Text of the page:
Producing soluble coffee from high-class, single origin Arabica beans takes special skill and patience, and Haco the Swiss manufacturer of soluble coffee is a prime example of how the instant product takes time to perfect. Although Haco is quite happy to describe their wide range of soluble products as instant coffees, it is the first to admit they can only be achieved by meticulous processing of first class natural green coffee origins.
Haco is a pharmaceutical to food manufacturing company, with its roots back in 1922 as a co-operative society manufacturing medicines, including an anti-malaria drug. Down through the decades it was transformed into a leading food manufacturer increasingly positioned as a technology specialist, which has clearly been central to its success as a leading manufacturer of soluble food products, such as instant coffee.
Notable technology milestones include a new method of coffee decaffeination in 1930, by eliminating harmful residues. Also, they were the first company in Switzerland to start industrial-scale production of freeze-dried coffee in 1969.
Spray Drying and Freeze Drying
Haco manufactures spray dried and freeze dried soluble coffee products.
Spray drying - coffee extracts are atomised in warm currents of air within large spray-drying towers. They are then dried to form instant powdered coffee products. To enhance solubility, the powder formed is fed into agglomerating plants for treatment with hot air and steam, to produce a coarser grain of coffee with particle size, shape and color close to that of true granules.
Freeze-drying - coffee extracts are frozen into a thin sheet of ice on a cooling drum at minus 40°C for grinding into grains of the desired size. The frozen grains are spread over special flat beds and transferred to a vacuum chamber to experience extremely low pressure that allows the water content (in solid ice form) to sublimate. Sublimation is the vaporization of water from its solid, ice form without first passing through the liquid state. This represents an especially gentle and subtle form of drying that preserves and conserves the valuable aromas and flavors in the coffee extract.
Coffee with Character
Haco produces a wide spectrum of soluble coffees within industrial and consumer ranges. Many of the 30+ formulas within the consumer range, and manufactured mostly by the freeze dried method, are in response to the recent and rapidly spreading change in instant coffee drinking to pure origins representing the finest coffees from across the world.
Anticipation of the coffee drinking experience is as important as the experience itself, and Haco satisfies this demand with ‘real life’ descriptions of its single origin range of genuine washed Arabicas, produced for the real coffee connoisseur. So real, in fact, that you can almost imagine you are there on the slopes where the origin is grown and in the farms where it is cured. For example:
Blue Mountain - 100% premium Jamaican coffee, from washed Arabica Blue Mountain beans; harvested from the fresh green slopes of this Caribbean Island to provide good body and a strong aroma.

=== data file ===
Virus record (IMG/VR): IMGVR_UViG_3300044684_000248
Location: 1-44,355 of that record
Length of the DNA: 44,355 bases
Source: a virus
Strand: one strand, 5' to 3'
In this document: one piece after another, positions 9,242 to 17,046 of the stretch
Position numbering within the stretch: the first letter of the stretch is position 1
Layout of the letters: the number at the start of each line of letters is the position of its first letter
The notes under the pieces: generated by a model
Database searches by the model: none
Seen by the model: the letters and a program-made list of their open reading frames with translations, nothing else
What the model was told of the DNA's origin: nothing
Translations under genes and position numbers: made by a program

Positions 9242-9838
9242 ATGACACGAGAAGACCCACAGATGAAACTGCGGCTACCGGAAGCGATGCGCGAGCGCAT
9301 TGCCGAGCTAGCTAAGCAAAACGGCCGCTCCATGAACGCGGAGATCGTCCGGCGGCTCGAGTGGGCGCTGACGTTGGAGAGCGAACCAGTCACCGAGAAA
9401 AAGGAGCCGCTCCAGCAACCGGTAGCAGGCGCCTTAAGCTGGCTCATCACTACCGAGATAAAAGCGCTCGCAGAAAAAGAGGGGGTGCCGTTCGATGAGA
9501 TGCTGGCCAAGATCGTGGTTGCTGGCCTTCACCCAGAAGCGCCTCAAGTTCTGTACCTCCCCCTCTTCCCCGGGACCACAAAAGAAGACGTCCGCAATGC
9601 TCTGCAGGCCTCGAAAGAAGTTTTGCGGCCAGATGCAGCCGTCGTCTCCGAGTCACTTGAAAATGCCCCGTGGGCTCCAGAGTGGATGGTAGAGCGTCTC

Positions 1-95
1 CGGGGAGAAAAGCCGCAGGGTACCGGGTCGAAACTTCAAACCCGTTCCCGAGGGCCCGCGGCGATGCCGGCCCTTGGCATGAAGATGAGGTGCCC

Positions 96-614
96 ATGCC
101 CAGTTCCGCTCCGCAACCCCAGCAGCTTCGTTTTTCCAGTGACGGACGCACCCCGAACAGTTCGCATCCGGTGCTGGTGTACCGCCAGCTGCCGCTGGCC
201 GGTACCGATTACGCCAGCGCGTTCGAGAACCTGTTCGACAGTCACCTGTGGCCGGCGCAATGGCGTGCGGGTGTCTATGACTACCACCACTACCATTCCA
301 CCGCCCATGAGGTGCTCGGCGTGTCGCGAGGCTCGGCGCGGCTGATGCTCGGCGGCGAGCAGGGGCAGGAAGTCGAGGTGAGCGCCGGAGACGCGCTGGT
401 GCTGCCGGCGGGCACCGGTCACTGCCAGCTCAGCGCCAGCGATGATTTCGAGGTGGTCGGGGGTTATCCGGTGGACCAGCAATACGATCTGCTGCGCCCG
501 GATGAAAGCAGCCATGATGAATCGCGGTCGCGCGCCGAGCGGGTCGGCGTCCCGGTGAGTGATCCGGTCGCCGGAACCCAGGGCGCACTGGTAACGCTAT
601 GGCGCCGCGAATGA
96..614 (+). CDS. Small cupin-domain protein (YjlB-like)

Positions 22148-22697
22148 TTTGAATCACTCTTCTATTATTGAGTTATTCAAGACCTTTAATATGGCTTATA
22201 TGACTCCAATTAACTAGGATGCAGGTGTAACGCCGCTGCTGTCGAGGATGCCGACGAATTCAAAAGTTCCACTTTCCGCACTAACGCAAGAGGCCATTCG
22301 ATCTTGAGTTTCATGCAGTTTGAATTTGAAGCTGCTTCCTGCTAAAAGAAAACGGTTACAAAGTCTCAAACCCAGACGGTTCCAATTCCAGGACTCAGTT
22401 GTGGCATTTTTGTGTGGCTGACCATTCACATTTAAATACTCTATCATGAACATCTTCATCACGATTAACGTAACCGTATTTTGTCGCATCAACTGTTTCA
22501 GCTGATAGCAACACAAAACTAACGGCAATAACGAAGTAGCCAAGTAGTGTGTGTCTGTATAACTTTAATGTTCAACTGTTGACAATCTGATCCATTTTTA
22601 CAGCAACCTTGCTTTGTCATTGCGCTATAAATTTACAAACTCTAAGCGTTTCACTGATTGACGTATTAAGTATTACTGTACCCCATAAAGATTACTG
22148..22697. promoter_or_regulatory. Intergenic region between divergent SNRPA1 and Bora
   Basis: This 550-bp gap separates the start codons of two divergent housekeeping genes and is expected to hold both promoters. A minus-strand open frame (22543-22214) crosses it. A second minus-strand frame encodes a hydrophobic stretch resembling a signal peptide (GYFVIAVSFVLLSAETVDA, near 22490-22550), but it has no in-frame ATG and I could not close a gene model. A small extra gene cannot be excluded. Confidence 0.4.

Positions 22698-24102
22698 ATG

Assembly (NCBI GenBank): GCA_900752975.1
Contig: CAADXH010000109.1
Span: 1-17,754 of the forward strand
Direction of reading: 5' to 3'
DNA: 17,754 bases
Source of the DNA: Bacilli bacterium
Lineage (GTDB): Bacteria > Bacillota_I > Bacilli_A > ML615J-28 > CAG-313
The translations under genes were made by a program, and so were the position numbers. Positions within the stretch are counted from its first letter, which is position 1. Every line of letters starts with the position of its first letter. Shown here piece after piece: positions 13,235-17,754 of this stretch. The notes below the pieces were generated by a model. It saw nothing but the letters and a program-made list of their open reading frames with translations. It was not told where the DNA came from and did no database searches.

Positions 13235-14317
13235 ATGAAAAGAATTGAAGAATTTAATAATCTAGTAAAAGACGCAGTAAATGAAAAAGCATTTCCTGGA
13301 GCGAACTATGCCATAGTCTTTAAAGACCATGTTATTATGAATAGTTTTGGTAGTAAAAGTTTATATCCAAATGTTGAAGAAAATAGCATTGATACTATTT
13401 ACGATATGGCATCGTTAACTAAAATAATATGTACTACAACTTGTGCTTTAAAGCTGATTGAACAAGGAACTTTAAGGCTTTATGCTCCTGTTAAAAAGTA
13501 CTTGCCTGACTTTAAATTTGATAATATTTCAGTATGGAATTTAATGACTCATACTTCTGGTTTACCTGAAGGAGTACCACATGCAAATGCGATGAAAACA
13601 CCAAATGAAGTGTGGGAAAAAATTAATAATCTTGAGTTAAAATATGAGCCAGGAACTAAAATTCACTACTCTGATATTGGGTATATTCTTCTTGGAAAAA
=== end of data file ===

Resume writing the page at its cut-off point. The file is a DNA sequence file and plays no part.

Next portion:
Kilimanjaro - offering the taste of pure Tanzanian Arabica grown in lush tropical foothills and overlooked by the heady heights of Mount Kilimanjaro.
Ethiopia - 100% Ethiopian coffee from the country where it all began, and providing the typical taste and acidity of beans from the ‘cradle of coffee cultivation.’
Guatemala - from Guatemalan Arabica beans to give full body, an aromatic and flowery taste with low acidity, indeed all the excitement of a classic New World coffee origin.
Mandheling - 100% Arabica coffee beans from the sultry island of Sumatra, in the Indonesian archipelago with full body, a very decent aromatic taste and low acidity that both soothes and stimulates the after dinner palate.
Kenya - full body, aromatic and flowery taste and highly pronounced acidity giving all the character and sparkle expected from true Kenya Arabica.
Columbian - from Columbian Arabica and not disappointing with full body, pronounced aromatic character and fine fruity acidity.
Hawaii Kona - a special coffee from the exclusive islands, a 100% pure Hawaii Kona to produce a mild and an extremely aromatic product.
Alongside these sophisticated coffee products - all from single origin washed Arabica beans and exclusively freeze dried - is an equally exciting range of instant coffees manufactured from strong tasting Asian Robusta beans. According to Haco, they offer a very attractive price/performance ratio. The range includes freeze dried and spray dried products, including Mocafino Decaf, a decaffeinated product from non-washed Robusta and designed to retain its natural earthy taste with strong and bitter notes.
Haco is presently constructing its first soluble coffee production plant outside Switzerland. The Haco facility, currently under construction on a 2.4ha site in Shah Alam, Selangor, Malaysia is expected to start full production by next year. Stephen Blackburn, general manager and project director of Haco Asia Pacific, said the plant will start producing coffee extracts first.